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Applying for a job is a scary thing. It means opening yourself up to the possibility of rejection. It means that you'll be moving beyond what might feel comfortable. You may be experiencing last-minute feelings of guilt or disloyalty toward your current employer for wanting to leave. Or you might be feeling anxiety about where you fit into the legal marketplace. Knowing and understanding that it's scary, however, is the first step in overcoming any fears you may be experiencing. One bit of advice that we've found helpful is this: "If you're never being rejected, you're not aiming high enough." It's true. Finding a job that you like is not easy, but if you approach your decision with a sense of purpose, you will be one step ahead of a competitor who puts it off. Don't let your newly drafted resume and cover letter sit on a shelf collecting dust. You've completed the difficult part. Now it's time to enjoy the fruits of your labor.

With a few rare exceptions, we don't think you can ever hurt yourself by applying for too many jobs. Perhaps if you're in a very small town, where everyone knows you (and your current boss), this is not a good idea. Or if you are applying for so many jobs that you haven't the slightest clue to whom you're writing or why, you should probably slow down.

But outside of these situations, you should be open to exploring as many jobs as possible before settling on one. See what kind of responses you get. If you're looking in more than one geographic area, is one area "biting" more than another? Are you having better luck with small firms vs. large firms? In-house vs. nonprofit? Applying for numerous jobs will give you a good feel for the job market and how you fit into the current demand.

In addition, each interview you go on will be a valuable learning experience. Interviews can teach you about the effectiveness of your resume and cover letter, what works and what doesn't as far as interviewing techniques, the types of questions asked most frequently, how to handle yourself under pressure, and the differences between various employment environments. Even if all you learned from your interview was that you would rather die than work for firm X or company Y, you still learned something.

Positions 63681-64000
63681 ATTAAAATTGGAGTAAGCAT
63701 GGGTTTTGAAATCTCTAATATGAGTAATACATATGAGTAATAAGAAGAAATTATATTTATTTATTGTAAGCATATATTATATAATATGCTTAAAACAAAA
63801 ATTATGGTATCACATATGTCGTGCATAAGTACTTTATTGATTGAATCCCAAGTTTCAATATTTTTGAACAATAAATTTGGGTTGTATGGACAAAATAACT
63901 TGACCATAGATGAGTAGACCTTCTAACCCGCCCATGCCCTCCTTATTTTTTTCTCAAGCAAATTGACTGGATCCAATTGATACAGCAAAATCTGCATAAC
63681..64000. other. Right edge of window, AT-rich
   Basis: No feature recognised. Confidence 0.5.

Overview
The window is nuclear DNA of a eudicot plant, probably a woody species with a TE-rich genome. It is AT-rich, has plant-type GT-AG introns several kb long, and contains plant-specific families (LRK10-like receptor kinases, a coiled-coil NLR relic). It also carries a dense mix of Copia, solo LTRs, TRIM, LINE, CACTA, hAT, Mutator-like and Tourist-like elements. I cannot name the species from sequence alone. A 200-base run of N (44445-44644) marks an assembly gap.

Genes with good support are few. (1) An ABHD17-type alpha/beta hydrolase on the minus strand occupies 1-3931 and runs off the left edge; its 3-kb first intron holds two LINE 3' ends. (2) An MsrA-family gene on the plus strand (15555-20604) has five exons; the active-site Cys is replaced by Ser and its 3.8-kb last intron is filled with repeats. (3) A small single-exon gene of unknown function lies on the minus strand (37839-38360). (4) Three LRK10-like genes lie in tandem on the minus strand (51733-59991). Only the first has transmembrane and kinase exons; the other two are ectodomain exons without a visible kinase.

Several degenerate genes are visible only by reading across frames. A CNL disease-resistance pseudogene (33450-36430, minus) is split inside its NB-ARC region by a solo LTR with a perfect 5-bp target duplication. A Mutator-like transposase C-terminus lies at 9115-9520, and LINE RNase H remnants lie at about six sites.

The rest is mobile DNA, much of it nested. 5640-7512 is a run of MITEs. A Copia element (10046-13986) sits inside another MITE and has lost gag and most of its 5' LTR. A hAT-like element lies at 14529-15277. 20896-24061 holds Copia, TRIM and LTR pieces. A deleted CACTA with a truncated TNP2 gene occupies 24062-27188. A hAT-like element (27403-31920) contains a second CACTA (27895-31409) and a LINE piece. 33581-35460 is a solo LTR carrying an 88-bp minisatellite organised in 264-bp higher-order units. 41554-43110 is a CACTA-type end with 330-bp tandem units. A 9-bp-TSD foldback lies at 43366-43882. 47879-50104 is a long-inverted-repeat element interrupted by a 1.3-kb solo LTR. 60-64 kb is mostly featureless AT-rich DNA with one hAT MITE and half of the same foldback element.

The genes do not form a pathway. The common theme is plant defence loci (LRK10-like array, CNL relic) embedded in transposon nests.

Another parallel can be drawn to car purchasing. Those in the market for a car are advised never "to fall in love" with a particular car. This is so that you can walk away if the deal isn't right. The same goes for jobs. If you wait to send out that lovely resume until the absolutely perfect job comes along, you are only going to hurt yourself. Yes, maybe you'll land that job and live happily ever after. But it is more likely that 1) you will nervously sit by the phone every night, accuse your roommate/wife/kids of losing messages that never came, and attack your mailman until you drive yourself into a sleepless stupor, only to never even get an interview or 2) you will excitedly go on the interview sporting a new $1,000 suit only to find that the $120,000 job in an office overlooking the Pacific is a $20,000 job (the "1" was a typo) overlooking the Pacific Gas Company.

The more job descriptions you read, letters you write, people you speak to, and interviews you go on, the more you will learn about yourself, your needs, your qualifications, and your marketability. Many people have said that they learned a certain thing was misconstrued on their resume because of an interview. So maybe they didn't get that particular job, but chances are they fixed the problem and got the next one.

The key is organization. Keep a chart with the name of the employer, the type of position, and the date you applied. This way, when someone calls, you can quickly find out who it is and what position he/she is calling about.

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Article Title : Apply! Apply! Apply!

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